To call me a musician is to miss an important point. There’s a certain convenience to the label, sure. But labels have a way of limiting their objects, of glossing over the inconvenient details in an attempt to simplify the classification of the whole. There’s a laziness about that kind of thinking. A desperation, almost, that stems from needing to explain something bigger than yourself in a way that doesn’t make you work too hard, or make you feel so damned small.
I AM a musician. Like Einstein was a scientist, or Yeats was a poet. You might argue about the company, but the point remains – the label seems just a little too small.
You could argue that Einstein approached everything in his life scientifically, or that Yeats lived poetically. Likewise, there is a certain musicality about my life and work. But to label us respectively as scientist, poet or musician on that basis alone, and have that label work, requires a different understanding of science, poetry or music. Different, that is, from what you might acquire in a textbook, or from a PBS special.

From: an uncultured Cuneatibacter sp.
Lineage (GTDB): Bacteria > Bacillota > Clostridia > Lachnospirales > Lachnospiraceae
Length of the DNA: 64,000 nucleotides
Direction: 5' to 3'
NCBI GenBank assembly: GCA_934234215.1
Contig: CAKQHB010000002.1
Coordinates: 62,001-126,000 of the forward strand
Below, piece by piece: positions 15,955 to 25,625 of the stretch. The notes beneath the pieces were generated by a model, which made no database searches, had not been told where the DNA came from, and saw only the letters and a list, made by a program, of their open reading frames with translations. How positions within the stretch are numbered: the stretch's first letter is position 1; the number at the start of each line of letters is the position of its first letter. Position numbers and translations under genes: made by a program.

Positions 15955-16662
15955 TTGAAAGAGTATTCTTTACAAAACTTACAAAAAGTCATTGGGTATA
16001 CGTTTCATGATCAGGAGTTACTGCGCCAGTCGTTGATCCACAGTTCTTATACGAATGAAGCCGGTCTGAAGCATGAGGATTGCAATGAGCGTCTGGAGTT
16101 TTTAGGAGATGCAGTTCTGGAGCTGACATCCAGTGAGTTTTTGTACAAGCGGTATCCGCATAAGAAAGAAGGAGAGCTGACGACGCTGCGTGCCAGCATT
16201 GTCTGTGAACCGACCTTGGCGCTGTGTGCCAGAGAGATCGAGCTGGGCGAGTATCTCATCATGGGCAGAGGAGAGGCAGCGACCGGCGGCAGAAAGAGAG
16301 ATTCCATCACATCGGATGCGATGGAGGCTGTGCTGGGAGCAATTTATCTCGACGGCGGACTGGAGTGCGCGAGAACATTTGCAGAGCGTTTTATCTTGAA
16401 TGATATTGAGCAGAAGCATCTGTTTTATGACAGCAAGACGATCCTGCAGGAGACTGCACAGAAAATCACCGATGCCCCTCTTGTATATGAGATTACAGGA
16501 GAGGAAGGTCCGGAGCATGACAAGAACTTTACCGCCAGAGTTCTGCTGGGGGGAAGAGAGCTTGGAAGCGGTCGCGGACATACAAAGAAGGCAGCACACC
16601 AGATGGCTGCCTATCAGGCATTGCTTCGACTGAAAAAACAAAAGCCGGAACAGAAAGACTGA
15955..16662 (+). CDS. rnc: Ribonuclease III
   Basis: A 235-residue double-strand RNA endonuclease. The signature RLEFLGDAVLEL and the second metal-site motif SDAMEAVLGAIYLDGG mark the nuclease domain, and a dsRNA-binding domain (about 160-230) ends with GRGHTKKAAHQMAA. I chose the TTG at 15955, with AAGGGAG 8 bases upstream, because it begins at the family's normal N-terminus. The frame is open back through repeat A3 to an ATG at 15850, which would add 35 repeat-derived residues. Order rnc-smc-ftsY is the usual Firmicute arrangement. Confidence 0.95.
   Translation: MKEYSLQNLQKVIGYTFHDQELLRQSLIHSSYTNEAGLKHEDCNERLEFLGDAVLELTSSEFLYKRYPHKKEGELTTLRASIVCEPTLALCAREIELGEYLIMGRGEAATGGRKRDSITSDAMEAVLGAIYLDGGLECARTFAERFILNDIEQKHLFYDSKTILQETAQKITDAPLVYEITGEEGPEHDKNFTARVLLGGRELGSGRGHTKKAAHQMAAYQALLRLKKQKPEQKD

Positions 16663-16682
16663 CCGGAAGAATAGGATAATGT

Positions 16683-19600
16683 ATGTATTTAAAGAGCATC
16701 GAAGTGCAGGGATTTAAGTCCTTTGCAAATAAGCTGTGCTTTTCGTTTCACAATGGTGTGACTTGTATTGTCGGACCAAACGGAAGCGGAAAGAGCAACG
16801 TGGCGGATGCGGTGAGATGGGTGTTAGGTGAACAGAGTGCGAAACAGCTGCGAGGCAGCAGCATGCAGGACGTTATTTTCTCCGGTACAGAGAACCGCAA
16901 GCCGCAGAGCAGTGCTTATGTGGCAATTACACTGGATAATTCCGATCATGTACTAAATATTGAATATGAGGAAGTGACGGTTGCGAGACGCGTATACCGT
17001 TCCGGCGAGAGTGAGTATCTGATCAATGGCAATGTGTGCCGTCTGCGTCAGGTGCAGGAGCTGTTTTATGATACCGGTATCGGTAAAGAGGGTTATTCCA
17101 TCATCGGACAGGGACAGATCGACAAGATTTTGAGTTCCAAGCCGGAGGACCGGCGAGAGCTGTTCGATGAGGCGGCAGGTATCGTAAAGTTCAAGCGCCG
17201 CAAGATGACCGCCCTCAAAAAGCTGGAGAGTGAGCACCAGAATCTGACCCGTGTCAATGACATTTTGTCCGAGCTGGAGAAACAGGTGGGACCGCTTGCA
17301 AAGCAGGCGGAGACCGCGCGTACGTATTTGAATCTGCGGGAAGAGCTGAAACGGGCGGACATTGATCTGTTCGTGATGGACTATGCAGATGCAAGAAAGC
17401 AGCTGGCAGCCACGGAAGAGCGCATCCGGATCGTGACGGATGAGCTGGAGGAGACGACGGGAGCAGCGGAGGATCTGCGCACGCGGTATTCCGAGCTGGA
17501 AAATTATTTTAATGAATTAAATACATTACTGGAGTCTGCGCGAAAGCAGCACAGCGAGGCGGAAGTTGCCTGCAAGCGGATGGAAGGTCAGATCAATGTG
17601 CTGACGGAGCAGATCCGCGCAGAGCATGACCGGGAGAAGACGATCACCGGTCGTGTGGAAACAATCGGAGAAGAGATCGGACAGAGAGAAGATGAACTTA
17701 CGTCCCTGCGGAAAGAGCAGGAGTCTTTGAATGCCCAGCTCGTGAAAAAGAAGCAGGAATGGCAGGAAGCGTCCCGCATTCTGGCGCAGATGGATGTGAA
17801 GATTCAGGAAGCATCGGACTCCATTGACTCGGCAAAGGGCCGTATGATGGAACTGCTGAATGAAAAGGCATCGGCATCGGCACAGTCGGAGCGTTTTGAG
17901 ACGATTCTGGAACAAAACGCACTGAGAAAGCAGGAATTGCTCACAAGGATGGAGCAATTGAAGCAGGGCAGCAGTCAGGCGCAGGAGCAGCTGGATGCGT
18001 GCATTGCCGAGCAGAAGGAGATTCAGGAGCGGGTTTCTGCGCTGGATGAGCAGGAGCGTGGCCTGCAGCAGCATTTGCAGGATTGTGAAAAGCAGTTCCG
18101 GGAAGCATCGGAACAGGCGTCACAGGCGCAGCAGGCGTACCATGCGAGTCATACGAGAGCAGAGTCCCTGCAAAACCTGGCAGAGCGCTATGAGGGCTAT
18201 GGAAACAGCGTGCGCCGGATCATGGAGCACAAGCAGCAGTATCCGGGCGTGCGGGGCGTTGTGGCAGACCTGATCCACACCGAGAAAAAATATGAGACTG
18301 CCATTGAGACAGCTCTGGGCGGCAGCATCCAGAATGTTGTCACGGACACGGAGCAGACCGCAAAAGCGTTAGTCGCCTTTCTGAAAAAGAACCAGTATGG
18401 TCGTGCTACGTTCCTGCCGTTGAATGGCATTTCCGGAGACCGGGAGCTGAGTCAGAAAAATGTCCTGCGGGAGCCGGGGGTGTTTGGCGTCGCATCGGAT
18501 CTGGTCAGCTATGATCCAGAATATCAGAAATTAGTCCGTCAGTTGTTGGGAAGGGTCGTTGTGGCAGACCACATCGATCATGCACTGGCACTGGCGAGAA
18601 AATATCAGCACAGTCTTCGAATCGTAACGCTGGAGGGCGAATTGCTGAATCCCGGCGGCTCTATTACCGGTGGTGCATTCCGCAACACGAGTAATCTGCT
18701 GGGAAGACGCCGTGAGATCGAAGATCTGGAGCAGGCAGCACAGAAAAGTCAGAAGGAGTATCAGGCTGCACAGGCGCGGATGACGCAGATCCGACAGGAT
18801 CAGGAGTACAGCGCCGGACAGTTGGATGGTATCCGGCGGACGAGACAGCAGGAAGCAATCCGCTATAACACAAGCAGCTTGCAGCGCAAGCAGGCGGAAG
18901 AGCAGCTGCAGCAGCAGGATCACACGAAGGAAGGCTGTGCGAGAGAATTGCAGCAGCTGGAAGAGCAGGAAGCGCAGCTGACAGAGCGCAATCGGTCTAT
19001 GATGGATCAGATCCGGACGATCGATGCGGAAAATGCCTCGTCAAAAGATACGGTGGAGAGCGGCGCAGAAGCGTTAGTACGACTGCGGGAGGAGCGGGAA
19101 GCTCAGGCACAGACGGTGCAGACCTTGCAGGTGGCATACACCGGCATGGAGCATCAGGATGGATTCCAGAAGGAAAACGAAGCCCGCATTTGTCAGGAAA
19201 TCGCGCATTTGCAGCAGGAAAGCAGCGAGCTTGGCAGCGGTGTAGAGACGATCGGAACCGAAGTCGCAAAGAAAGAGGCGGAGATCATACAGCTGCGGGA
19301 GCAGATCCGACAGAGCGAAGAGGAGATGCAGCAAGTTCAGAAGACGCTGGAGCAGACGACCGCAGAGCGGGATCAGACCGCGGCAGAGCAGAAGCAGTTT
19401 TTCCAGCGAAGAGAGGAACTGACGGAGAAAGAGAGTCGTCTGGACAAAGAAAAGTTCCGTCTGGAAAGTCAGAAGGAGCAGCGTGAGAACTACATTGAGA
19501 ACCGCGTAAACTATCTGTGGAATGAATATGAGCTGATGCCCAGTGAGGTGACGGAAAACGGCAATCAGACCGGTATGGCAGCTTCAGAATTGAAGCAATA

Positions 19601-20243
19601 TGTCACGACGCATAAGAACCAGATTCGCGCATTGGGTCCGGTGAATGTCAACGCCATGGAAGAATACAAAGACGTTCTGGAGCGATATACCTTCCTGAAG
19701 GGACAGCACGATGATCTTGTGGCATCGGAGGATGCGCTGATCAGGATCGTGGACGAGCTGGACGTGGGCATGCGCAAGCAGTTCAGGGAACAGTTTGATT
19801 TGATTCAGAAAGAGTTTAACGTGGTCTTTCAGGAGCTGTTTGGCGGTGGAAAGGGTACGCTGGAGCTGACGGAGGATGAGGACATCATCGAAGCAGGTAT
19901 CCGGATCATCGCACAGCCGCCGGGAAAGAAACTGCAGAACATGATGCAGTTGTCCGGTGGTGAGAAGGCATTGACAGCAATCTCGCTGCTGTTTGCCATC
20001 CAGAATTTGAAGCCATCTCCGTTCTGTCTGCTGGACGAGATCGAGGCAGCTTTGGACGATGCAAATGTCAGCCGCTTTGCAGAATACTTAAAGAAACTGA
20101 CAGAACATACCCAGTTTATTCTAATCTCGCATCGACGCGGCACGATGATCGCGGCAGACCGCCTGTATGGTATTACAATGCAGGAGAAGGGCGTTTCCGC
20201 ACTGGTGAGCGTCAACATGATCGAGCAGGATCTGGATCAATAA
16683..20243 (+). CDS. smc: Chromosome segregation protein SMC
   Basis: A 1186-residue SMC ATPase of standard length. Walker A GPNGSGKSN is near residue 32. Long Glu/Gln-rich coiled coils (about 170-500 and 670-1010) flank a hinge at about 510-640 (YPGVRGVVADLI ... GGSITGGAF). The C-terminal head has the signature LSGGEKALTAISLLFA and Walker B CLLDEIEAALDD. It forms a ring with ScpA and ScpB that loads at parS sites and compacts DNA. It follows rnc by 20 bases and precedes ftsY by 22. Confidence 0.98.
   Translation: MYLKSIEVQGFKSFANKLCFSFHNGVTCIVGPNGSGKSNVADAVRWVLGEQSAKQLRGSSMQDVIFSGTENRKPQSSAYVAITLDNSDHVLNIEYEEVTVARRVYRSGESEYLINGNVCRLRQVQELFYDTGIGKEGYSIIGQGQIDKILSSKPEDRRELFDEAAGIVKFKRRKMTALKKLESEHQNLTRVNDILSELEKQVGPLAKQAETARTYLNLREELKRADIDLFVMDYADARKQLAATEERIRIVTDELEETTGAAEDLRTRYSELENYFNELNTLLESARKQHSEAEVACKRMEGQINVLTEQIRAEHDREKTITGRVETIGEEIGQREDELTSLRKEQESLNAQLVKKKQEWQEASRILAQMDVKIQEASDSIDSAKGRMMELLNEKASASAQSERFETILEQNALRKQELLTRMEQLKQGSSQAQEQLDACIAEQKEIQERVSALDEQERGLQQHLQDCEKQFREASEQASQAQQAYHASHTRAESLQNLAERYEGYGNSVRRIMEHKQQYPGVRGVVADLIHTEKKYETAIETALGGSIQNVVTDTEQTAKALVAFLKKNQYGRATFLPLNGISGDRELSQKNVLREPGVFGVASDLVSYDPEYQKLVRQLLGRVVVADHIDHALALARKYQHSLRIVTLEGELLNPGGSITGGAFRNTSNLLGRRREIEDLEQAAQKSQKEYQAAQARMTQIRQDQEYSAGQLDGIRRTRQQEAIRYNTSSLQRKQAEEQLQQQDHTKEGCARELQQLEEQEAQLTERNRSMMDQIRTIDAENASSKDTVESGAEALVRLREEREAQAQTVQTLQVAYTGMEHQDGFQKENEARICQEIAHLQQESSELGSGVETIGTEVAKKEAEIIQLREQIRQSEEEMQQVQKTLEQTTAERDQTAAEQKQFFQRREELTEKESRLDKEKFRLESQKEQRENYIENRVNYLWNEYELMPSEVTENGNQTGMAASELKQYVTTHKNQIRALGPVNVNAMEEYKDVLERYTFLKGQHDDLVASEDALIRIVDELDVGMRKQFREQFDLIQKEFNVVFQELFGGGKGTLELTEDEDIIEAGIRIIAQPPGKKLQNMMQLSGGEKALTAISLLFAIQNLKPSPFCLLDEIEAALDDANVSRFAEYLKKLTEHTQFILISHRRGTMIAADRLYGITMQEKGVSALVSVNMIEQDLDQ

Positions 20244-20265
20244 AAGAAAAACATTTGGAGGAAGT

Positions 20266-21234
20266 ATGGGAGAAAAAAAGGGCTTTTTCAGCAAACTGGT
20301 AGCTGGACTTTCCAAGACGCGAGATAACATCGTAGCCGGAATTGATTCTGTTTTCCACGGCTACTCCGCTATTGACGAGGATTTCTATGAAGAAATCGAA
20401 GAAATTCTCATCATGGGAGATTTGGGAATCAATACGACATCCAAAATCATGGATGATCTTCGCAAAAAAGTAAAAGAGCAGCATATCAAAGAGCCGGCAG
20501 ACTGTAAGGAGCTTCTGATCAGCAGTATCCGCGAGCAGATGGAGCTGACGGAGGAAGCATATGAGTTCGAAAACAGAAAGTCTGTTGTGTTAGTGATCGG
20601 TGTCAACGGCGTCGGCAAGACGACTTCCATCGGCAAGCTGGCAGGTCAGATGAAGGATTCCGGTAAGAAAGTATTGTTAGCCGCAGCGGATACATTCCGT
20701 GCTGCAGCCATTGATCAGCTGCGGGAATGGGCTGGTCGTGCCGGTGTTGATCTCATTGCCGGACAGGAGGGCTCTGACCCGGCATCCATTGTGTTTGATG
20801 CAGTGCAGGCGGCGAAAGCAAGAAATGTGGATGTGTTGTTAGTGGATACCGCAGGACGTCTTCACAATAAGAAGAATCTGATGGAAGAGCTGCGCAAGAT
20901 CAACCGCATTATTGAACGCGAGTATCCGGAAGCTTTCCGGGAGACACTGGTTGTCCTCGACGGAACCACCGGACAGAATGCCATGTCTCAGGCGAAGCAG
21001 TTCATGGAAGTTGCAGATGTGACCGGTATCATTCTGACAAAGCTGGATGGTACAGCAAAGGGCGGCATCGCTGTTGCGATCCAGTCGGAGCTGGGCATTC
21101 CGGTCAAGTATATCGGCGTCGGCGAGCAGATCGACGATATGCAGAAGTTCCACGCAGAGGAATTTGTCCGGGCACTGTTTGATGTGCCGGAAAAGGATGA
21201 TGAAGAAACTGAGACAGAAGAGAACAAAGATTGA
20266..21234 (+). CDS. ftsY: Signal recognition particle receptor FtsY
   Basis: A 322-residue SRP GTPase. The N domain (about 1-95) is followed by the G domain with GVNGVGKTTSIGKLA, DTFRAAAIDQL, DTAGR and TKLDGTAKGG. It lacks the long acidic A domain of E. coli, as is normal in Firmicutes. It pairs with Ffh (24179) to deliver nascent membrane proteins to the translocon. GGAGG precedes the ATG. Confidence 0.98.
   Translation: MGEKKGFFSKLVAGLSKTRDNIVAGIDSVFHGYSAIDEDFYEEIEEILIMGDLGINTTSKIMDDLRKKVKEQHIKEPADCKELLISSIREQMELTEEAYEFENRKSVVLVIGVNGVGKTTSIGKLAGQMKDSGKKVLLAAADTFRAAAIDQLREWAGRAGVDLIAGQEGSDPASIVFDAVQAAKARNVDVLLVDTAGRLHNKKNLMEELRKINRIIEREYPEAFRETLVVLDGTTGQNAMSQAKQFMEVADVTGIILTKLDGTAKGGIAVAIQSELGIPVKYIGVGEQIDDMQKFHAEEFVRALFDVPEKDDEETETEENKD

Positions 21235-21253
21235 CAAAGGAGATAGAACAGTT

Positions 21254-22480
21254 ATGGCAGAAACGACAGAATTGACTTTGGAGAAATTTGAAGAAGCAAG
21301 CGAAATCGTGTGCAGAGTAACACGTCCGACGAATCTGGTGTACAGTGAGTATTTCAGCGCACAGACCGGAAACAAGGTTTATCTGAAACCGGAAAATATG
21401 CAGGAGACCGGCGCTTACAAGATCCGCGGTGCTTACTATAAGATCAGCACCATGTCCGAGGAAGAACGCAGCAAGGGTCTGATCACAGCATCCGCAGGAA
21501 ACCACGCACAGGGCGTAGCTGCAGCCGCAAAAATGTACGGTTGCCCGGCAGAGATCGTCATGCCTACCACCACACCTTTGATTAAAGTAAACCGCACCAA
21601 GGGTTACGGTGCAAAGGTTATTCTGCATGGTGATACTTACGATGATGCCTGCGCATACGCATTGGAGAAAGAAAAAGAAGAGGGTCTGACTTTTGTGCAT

I had a friend once who said they could understand me as a poet so long as they did not also have to understand me as a musician, an artist, a philosopher. I understand the need to separate reality, to subdivide the infinite into manageable segments. One of the chief tenets of successful project management is to separate the work into small, concrete and achievable chunks in order to reinforce ongoing decision-making and ensure delivery of meaningful, and measurable, milestones.
But there are few projects that fall under the watchful eye of a manager whose span is an entire lifetime.
And what does it mean, anyway, to be called a musician? Is the title applied to amateur as well as professional? Does it mean someone who has spent a lifetime mastering a single instrument, as well as someone who has learned just enough, combined with other entertaining skills, to impress an audience? Is a person with expertise in only a single genre the same kind of musician as one who is versatile in many?